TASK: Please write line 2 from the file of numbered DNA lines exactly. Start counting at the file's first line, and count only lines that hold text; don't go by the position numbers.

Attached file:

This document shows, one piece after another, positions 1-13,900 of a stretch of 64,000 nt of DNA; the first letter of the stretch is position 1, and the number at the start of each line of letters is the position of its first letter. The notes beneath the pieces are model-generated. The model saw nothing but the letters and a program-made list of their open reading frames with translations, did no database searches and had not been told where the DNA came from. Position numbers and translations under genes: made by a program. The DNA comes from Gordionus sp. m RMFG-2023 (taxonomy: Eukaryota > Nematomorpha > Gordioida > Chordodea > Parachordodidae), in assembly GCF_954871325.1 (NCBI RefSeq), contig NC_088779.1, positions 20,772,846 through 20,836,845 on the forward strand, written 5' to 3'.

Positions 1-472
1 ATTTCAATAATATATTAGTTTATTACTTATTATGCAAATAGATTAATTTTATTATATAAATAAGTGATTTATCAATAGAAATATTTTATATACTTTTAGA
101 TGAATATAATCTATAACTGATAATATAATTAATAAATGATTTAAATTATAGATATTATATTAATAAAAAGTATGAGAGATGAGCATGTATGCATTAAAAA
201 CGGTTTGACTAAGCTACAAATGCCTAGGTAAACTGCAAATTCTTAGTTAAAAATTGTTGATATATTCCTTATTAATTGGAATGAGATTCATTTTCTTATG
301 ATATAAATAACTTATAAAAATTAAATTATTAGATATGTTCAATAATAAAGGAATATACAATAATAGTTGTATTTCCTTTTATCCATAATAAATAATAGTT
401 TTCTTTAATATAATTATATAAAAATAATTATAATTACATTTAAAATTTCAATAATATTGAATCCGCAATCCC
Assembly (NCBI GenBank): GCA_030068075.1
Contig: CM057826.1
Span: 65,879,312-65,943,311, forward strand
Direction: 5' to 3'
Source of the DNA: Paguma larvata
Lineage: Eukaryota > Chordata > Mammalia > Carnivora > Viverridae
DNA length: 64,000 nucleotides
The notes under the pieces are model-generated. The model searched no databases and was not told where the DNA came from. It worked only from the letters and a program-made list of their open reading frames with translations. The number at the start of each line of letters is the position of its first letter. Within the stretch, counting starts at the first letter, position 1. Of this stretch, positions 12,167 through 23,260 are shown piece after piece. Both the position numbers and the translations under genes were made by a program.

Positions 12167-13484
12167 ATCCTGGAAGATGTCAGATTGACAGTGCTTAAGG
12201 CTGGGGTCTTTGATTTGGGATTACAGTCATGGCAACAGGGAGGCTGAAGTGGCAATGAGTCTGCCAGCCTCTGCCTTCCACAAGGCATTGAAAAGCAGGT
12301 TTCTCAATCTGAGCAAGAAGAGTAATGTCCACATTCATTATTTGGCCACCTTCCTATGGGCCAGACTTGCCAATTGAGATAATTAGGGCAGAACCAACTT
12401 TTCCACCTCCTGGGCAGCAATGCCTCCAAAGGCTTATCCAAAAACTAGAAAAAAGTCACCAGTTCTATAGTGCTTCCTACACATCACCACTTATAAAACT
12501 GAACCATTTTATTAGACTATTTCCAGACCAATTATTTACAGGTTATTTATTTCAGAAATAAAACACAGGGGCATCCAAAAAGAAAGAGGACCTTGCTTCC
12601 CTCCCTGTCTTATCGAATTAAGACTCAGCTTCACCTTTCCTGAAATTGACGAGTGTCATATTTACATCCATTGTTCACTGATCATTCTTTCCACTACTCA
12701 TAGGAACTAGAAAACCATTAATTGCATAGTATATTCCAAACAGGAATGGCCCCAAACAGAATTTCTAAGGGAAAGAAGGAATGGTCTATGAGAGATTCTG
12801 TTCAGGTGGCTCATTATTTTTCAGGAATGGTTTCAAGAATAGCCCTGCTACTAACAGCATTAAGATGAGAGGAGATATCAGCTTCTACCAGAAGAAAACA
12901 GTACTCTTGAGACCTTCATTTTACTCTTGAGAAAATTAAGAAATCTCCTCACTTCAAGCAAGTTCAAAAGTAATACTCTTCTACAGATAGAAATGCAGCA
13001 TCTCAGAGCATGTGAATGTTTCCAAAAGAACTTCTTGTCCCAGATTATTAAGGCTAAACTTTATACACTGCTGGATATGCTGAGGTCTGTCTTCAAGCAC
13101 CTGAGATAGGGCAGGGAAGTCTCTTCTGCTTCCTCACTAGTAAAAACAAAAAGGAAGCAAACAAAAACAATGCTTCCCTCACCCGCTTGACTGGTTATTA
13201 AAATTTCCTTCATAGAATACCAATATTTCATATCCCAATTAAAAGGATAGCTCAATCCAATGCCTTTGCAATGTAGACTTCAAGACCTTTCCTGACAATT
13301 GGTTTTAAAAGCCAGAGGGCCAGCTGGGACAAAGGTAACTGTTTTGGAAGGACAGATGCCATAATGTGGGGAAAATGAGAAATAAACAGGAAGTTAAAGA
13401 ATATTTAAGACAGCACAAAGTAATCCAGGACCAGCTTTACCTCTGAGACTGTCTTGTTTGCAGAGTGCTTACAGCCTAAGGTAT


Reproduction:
Positions 1-472